“To live in Zen is to be human as naturally and without contrivance as a tree is a tree.” – Alan Watts

One of the most profound differences between Western religions and those of the East centers around the concept of faith.  While in the West, we are taught to have faith in God, the maker and controller of the world, in the East, there is no God per se as we think of in the West.  In the East, there is no sense that the world was created or controlled by an anthropomorphic all-powerful being.  Rather, The Supreme Force IS Creation.  In the ancient Vedic tradition of India, the fountain out of which Hinduism and Buddhism flowed, The Ultimate Creative force is called “Brahman,” that which underlies all that exists, a sort of cosmic consciousness prior to form which then BECOMES form and pervades all form and is known as “Atman.” In humans, this is the pure Self, the closest concept in the West being the soul, but unlike that of the West, this essence is not a continuation of the egoistic person. This is cosmic consciousness individualized prior to the ego distortion which creates a personal self, what we know of as our in-the-world personal “me.”  Brahman manifesting Atman is the unfathomable intelligence that is the balance and miracle which is Life within every manifestation of Creation, everywhere, including, of course, humans.  Atman is the perfect intelligence of the Universe manifesting, experiencing itself in the countless ways that IS the world.

Western religions often teach us to live in fear of God’s wrath and judgment and that we must placate and petition this paternalistic projection so that we may find wisdom and courage through Him, and that having faith is to believe God will have compassion, protecting and blessing the believer.  In contrast, Eastern belief teaches that faith is a developed capacity which grows through experiencing that the wisdom of Creation is within us.  Buddhism teaches, in its particularly rational view, that as one looks at all of Life and the mysterious miracle happening through every tree and bird and every aspect and function of our own biological and conscious existence, we must come to the realization: How could it NOT be that the mysterious force and intelligence of Creation is happening through us?  It teaches to have faith in oneself as an expression of this perfection, not the ego personality which the West accentuates, but one’s deepest Self that is Creation expressing itself as a human being. So, in the East there is the equation that each person is both a personal egoic self, immersed in the world of challenge and difficulty along with its blessings and beauty, AND a spiritual or essential Self, the capitalization of the “S” to denote its nature as the Sacred Source of Being that pervades and guides all of Life.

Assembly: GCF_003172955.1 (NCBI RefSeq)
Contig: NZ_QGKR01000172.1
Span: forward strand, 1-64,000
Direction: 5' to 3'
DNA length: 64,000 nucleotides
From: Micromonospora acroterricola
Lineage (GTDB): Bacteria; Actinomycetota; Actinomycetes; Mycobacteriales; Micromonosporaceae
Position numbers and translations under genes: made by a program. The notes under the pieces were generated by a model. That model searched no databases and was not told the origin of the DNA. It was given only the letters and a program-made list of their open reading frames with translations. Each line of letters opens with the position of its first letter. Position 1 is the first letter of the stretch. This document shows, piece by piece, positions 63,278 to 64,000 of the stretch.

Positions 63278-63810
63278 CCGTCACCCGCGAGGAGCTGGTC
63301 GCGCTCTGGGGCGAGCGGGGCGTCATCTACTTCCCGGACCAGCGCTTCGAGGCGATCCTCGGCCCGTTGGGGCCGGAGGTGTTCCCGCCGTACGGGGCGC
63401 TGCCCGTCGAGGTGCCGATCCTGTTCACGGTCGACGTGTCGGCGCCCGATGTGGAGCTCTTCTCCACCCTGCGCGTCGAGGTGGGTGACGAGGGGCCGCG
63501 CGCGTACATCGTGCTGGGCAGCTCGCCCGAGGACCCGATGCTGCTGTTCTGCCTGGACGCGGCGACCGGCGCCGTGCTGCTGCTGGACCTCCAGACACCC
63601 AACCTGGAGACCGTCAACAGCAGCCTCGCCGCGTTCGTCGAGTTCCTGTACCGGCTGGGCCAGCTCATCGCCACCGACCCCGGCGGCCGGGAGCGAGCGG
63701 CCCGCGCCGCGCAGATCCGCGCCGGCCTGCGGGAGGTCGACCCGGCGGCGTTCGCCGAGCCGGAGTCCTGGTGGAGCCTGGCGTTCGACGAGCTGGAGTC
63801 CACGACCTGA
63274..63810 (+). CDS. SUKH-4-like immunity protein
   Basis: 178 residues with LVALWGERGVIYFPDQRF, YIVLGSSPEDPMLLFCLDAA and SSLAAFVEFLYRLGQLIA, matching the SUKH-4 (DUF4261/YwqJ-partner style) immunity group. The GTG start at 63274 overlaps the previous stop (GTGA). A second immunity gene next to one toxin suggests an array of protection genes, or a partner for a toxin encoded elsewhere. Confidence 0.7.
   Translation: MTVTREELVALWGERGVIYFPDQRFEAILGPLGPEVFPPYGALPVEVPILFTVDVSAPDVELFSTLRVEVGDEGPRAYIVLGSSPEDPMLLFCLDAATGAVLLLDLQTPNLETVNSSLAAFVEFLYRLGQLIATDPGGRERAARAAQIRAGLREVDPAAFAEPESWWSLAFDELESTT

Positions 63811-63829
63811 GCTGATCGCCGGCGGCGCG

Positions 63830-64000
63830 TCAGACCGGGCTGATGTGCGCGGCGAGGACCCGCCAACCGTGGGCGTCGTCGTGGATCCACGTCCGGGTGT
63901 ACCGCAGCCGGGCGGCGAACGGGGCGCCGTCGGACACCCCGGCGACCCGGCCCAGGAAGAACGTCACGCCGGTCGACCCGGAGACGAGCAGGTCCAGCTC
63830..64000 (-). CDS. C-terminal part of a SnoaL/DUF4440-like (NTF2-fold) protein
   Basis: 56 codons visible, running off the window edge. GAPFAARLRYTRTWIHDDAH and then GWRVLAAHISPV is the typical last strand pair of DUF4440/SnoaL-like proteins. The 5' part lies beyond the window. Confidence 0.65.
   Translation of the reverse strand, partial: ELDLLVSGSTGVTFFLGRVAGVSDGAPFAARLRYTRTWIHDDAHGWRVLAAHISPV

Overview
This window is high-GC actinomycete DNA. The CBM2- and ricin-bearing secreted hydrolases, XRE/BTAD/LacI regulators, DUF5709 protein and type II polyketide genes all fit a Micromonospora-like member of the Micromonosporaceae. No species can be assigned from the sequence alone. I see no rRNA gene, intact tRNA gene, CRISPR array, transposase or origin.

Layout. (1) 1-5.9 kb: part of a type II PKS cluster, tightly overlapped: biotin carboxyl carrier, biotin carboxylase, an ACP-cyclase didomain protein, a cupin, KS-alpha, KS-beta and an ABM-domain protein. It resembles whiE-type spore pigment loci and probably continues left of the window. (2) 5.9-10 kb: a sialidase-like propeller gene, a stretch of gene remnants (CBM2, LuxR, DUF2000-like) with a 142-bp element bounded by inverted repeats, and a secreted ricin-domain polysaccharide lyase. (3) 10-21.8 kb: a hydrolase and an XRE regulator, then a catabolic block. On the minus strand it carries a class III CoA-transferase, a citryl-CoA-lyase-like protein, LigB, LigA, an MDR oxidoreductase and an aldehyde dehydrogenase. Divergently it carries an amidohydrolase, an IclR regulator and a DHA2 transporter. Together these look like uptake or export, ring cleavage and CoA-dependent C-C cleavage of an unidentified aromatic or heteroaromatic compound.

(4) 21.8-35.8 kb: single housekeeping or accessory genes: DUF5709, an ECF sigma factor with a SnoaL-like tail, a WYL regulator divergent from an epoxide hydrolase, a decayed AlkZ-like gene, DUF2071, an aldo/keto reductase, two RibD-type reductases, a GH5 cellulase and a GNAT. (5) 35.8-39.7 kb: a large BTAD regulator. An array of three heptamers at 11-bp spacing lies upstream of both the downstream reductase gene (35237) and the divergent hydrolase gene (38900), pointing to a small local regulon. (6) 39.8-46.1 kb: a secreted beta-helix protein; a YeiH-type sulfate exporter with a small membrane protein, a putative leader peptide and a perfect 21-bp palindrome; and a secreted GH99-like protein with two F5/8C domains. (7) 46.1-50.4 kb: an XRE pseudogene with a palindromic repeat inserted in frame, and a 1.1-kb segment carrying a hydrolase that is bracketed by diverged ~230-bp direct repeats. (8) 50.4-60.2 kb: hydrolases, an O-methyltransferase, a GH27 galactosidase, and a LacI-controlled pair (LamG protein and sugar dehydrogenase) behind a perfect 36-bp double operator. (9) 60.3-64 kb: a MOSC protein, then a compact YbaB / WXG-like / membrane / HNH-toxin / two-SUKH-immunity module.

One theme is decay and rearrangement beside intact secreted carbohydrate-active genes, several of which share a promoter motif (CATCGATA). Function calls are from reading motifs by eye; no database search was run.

A tree knows how to be a tree because this intelligence of tree-ness is the nature of being a tree.  This is what the Universe does.  Each manifestation knows how to be itself naturally, down to its microscopic level, guided by the underlying intelligence which directs it in its nature.  Thus, it must be realized that the intelligence of human-ness is in the nature of being human.  The difference between humans and trees being the unique complex egoic dimension of the human mind which obscures and confuses the natural wisdom of human-ness, but does not so encumber trees, squirrels, fish, birds, dogs, cats, and all the rest of Creation. 

It is much more complicated to be a human than it is to be a tree or a squirrel or a dog, and so this egoic, thinking dimension of mind is necessary for humans to maneuver the complicated life of being human.  When, however, there is no knowledge of the deeper level of natural Human Beingness to guide us, then being human can become an awful mess, and most of us are to some extent lost in the mess.  We stumble along, bluffing that we know how to be human, but all our unease, mental illness, and conflict with each other and with Nature tells us that clearly we do not.  This is no doubt why we invent religions and psychologies – to tell us how to be – but the religions and psychologies, devoid of wisdom, are derived by the same divisive, confused, and insecure mind that is the problem, so we are just chasing our tails.

There are, however, wisdom traditions within human culture, existing outside or on the fringes of conventional religions and psychology, to which religions and psychology can look in fulfilling their purpose of providing guidance into being human.  Alan Watts knew a great deal about religion and psychology, and he also knew a great deal about wisdom traditions and made great contributions toward offering the possibility of resurrecting wisdom into Western culture.  It is ironic that while wisdom traditions are usually associated with religions, and religions can usually trace their original inspiration to wisdom arising out of true spiritual experience, this is so only when we understand “spiritual” to mean connected to the underlying mystery of Creation and its manifestations, having nothing to do with conventional religious dogma and practices.   This is the realm of mystics, not conventional religion.